RALEIGH, N.C. (WNCN) – One of the leading Republicans in the General Assembly says he’s not expecting a bill to expand Medicaid coverage to make it to Democratic Gov. Roy Cooper’s desk this year. 

Senate leader Phil Berger (R-Rockingham) said while discussions are still underway about the details of a healthcare reform package, he doubts that will be finalized until after a new legislature is sworn in following this year’s election. 

“I don’t have any sense that we will be taking a vote on that any time between now and the end of the year,” he told CBS 17. “I think it’s more likely that we’ll see actual passage of something once we get beyond this election and into the new year.” 

After years of opposition to the idea, Berger and most other Republicans in the state Senate got behind a bill earlier this year that expands Medicaid coverage to about 600,000 low-income people and makes a variety of other regulatory reforms that Republicans say would increase overall healthcare access. 

The state House of Representatives never took up that bill, instead calling for state health officials to negotiate an agreement with the federal government first with the potential for a vote in December. That would be after the election but before new lawmakers are sworn in. 

“It’s not locked in,” said House Speaker Tim Moore (R-Cleveland). “As far as we’ve gotten on it and with so many major things having been resolved on a bipartisan basis, I’m optimistic we’ll get there.” 

One of the sticking points has been whether to relax the state’s certificate of need laws related to hospital competition. The North Carolina Healthcare Association raised concerns about the bill the Senate passed and publicly released a compromise proposal last month but Sen. Berger panned it as being more about public relations. 

Gov. Roy Cooper has said Berger’s proposal has “merit” and has urged hospital leaders to compromise with him.  

State Health and Human Services Sec. Kody Kinsley wrote to hospital leaders and state lawmakers in September urging them to act soon, noting that once the program is implemented, the state would begin drawing down more than $500 million per month. He noted by waiting until December, that would mean the state couldn’t implement all of the changes until April 2023.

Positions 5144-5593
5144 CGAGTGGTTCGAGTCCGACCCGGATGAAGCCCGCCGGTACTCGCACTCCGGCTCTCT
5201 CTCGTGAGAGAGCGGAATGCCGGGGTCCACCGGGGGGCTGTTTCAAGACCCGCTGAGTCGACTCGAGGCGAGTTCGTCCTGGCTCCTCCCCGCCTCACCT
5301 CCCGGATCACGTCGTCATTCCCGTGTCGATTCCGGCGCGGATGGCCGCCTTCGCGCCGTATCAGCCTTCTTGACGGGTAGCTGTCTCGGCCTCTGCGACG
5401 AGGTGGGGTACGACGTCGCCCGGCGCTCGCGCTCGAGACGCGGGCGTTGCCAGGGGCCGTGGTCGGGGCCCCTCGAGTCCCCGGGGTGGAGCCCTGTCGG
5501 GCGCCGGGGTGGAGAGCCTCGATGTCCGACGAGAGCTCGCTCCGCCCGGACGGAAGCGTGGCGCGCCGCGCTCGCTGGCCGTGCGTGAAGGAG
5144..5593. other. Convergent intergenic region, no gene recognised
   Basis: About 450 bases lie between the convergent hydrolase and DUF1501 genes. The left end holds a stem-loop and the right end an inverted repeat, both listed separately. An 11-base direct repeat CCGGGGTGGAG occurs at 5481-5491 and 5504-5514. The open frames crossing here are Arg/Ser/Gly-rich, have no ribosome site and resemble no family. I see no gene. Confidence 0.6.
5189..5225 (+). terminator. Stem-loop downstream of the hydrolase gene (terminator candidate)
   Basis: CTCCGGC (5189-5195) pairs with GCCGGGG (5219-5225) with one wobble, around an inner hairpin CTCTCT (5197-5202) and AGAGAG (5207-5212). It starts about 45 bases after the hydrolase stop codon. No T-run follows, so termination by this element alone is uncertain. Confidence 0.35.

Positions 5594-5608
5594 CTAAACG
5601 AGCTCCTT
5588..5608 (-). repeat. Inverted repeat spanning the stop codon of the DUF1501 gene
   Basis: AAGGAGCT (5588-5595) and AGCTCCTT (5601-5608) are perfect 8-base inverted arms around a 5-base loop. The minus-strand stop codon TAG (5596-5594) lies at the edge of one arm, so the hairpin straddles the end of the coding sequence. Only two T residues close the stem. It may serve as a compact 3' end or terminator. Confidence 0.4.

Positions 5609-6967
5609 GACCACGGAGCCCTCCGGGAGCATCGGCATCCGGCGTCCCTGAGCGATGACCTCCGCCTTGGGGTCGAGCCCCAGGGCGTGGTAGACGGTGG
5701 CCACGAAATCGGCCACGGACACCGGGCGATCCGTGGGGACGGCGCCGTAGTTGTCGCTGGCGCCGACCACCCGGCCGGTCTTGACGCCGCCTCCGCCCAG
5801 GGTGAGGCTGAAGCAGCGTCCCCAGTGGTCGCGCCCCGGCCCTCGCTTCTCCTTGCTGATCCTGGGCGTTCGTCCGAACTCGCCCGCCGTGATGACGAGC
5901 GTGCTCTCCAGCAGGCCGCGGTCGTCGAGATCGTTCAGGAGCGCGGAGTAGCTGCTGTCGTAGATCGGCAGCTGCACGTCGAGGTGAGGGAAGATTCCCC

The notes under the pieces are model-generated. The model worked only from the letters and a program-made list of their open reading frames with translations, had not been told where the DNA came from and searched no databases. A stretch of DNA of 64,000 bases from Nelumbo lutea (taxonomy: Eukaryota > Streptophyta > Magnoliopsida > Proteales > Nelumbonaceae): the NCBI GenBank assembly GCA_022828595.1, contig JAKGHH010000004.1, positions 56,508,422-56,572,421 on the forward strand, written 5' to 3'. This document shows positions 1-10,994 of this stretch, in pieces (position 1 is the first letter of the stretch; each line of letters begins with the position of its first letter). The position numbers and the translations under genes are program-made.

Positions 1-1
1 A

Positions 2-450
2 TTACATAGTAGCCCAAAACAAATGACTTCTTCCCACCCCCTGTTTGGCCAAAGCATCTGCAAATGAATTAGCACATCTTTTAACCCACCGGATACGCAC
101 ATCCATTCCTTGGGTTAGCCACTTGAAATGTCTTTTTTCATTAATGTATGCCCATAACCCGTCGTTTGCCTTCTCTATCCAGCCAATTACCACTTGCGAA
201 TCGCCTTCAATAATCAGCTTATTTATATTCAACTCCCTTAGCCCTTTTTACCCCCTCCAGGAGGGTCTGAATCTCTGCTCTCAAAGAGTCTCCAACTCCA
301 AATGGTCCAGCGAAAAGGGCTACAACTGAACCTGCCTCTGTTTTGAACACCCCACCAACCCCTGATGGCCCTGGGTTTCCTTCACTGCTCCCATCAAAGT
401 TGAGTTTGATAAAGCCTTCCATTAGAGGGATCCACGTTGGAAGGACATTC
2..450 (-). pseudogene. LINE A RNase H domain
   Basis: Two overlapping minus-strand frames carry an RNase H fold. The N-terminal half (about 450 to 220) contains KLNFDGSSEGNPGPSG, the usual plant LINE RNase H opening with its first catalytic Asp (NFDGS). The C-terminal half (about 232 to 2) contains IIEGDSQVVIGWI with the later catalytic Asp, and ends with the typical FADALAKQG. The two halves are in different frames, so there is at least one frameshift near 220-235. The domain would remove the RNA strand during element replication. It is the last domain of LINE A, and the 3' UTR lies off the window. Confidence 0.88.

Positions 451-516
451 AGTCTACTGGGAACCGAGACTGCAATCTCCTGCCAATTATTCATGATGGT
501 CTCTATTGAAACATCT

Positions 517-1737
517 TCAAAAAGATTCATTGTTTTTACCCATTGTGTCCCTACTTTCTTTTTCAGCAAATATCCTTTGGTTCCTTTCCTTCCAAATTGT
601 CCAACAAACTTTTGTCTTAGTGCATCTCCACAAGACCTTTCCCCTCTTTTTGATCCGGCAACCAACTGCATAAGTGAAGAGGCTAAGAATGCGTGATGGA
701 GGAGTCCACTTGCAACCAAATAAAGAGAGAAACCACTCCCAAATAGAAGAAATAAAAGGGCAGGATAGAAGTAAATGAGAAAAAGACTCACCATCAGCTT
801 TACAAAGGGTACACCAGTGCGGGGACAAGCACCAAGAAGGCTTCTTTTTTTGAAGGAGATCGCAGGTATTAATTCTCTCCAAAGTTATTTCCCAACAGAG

Speaking to CBS 17 at a town hall on mental health, Kinsley said it remains a key priority.  

“If there is one thing that we could do for mental health and change the game, it would be Medicaid expansion,” said Kinsley. “Having 600,000 people that could get healthcare tomorrow and that means get their physical health, their mental health and everything else treated would be a game changer for those individuals and those families.” 

During a press conference Friday morning, Rev. Dr. William Barber criticized the leaders of the General Assembly. 

“It can happen in two minutes. They can call a special session and it can happen,” he said. “The sinfulness of it is even in a pandemic, people could not bring their hearts to a place to at least protect people with healthcare.” 

Speaker Moore said since the legislative session ended in July, he’s received assurances that if North Carolina adopts an expansion plan, it would not have a negative impact on the state budget.  

“They’ve essentially adopted the parameters the House spelled out in the expansion bill for that. So, that gives me a great deal of comfort. And, I think will give our members comfort when we deal with this,” he said.  

North Carolina is among 12 states that have not expanded Medicaid coverage under the Affordable Care Act. The federal government is offering an additional incentive to those states.  

For North Carolina, Sec. Kinsley says it would mean $187.5 million per quarter over eight quarters, which “could be used for mental health, rural health and other initiatives.”